STORRS, Conn. -- Connecticut women's basketball coach Geno Auriemma couldn't pass up coaching an Olympic team and couldn't imagine not coaching the Huskies.
So he'll do both.
Auriemma was introduced Wednesday as the coach of the U.S. women's basketball team for the next three years, through the 2012 Olympics in London. The 55-year-old Auriemma just guided Connecticut to its sixth national championship and third perfect season.
The opportunity to coach in the Olympics presented the next challenge.
"There's a lot of people who probably take it for granted that you get opportunities like this because you're born in this country and you feel a sense of entitlement. I wasn't and it means a lot to me and the people I grew up with," said Auriemma, who was born in Italy but came to the U.S. as a 7-year-old in 1961 and became a U.S. citizen about 15 years ago.
"I can't imagine that there's anything I'll ever do in my coaching career that will be as meaningful as for me to win the gold medal," he said.
Auriemma is the first active college coach to head a women's Olympic team since Tara VanDerveer led the 1996 Olympic team to a gold medal in Atlanta. The Hall of Fame Stanford coach took a year off to lead that U.S. team, which won the gold medal at the Atlanta Games.
Auriemma, who was an assistant coach on the 2000 Olympic team, said he doesn't see any problem doing both jobs.
"The USA Basketball program is something that I will do in the way it needs to be done with the help of a lot of people," Auriemma said. "The only difference is that any time that I would have off from coaching UConn that used to be off, is now on."
Auriemma became eligible to coach the Olympic team after the USA Basketball executive committee approved a rule change last month. In the past, the Olympic head coaches were required to have WNBA coaching experience. Now the coach must only have five years experience as either an assistant or head coach at any level at the time of the selection.
Auriemma said he expects to have a WNBA coach and another college coach as assistants.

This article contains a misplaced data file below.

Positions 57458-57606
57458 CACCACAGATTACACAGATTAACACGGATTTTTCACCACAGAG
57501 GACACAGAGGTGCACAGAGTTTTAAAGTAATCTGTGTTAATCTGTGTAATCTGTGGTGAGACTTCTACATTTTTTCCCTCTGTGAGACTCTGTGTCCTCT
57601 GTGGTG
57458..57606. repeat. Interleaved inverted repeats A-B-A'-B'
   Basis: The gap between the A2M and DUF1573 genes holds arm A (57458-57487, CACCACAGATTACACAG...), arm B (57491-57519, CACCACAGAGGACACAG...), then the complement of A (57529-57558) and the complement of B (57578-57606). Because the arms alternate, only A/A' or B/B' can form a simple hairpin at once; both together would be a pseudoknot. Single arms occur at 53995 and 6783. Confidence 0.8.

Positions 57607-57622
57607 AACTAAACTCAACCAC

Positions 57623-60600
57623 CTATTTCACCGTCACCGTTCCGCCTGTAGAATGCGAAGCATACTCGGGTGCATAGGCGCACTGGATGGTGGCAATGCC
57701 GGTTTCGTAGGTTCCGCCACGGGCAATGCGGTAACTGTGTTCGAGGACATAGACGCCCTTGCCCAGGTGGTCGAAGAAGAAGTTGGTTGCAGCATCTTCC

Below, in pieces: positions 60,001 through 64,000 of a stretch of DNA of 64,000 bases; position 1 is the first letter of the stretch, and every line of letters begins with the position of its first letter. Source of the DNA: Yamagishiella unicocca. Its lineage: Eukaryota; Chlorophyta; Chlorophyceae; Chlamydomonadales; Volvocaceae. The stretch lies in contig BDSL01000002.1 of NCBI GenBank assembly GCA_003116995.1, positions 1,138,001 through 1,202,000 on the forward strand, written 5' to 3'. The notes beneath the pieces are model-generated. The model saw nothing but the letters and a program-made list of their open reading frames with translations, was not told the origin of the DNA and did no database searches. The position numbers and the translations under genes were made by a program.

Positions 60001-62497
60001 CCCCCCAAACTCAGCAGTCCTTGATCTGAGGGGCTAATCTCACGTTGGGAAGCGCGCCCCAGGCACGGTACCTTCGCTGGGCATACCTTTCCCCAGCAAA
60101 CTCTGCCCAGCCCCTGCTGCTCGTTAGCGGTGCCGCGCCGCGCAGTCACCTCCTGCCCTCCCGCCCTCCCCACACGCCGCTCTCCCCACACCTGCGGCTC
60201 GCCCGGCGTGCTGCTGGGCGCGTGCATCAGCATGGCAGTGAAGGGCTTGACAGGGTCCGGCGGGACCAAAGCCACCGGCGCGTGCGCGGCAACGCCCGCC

South Carolina coach Dawn Staley, who won three Olympic gold medals as a player and was an assistant coach on the team that won gold in Beijing last summer, said she'd love to remain on the staff.
"Of course, as would anybody that plays. I gave over half my life to USA Basketball. I'd like to stay in the fray to position myself to one day be in Geno's position," Staley said.
Staley praised the selection of Auriemma as coach.
"I think Geno's been tremendous with our game here in the states. He's won, he's won a lot. His record speaks volumes. When the committee decided to go on that, he was the top choice," she said.
Auriemma is likely to be reunited with several of his former players on the national team, including Diana Taurasi and Sue Bird, who both won gold medals in China.
"I trust him completely, and know he's going to have us playing at our best and keep the USA Basketball tradition going," Bird said in a statement. "I also know we're going to enjoy the entire experience with him in charge because there is no one better at being serious when it's time to be serious, but also no one better at having fun when it's time to have fun."
Auriemma said he looks forward to coaching them and other stars such as Candace Parker and Tamika Catchings.
"They have a good solid core, a good nucleus of women who have won on an Olympic level already and they know how to do it," he said.
Current UConn star Maya Moore is among the players hoping to make the national team, and said playing for Auriemma would be an added bonus.
"I've always had this dream and goal of playing on an Olympic team," Moore said. "This doesn't change my goal, but it definitely makes it a more exciting goal to have another opportunity when I leave here to be coached by him."
But Auriemma said if Moore, or Connecticut players Renee Montgomery and Tina Charles think they are assured of a spot on the squad, they better think again.
"If they're the same as everybody else, then I'm not going to 'em, because I don't want anybody to say it's favoritism," he said. "So if they are going to make this team, they are going to have to be a little bit better than the other guys, that's the way I look at it."
The U.S. women, who have captured four straight Olympic gold medals, will have their first chance to qualify for the London games at the FIBA World Championships in 2010 in the Czech Republic. The winner of that tournament will receive an automatic berth to the 2012 Games.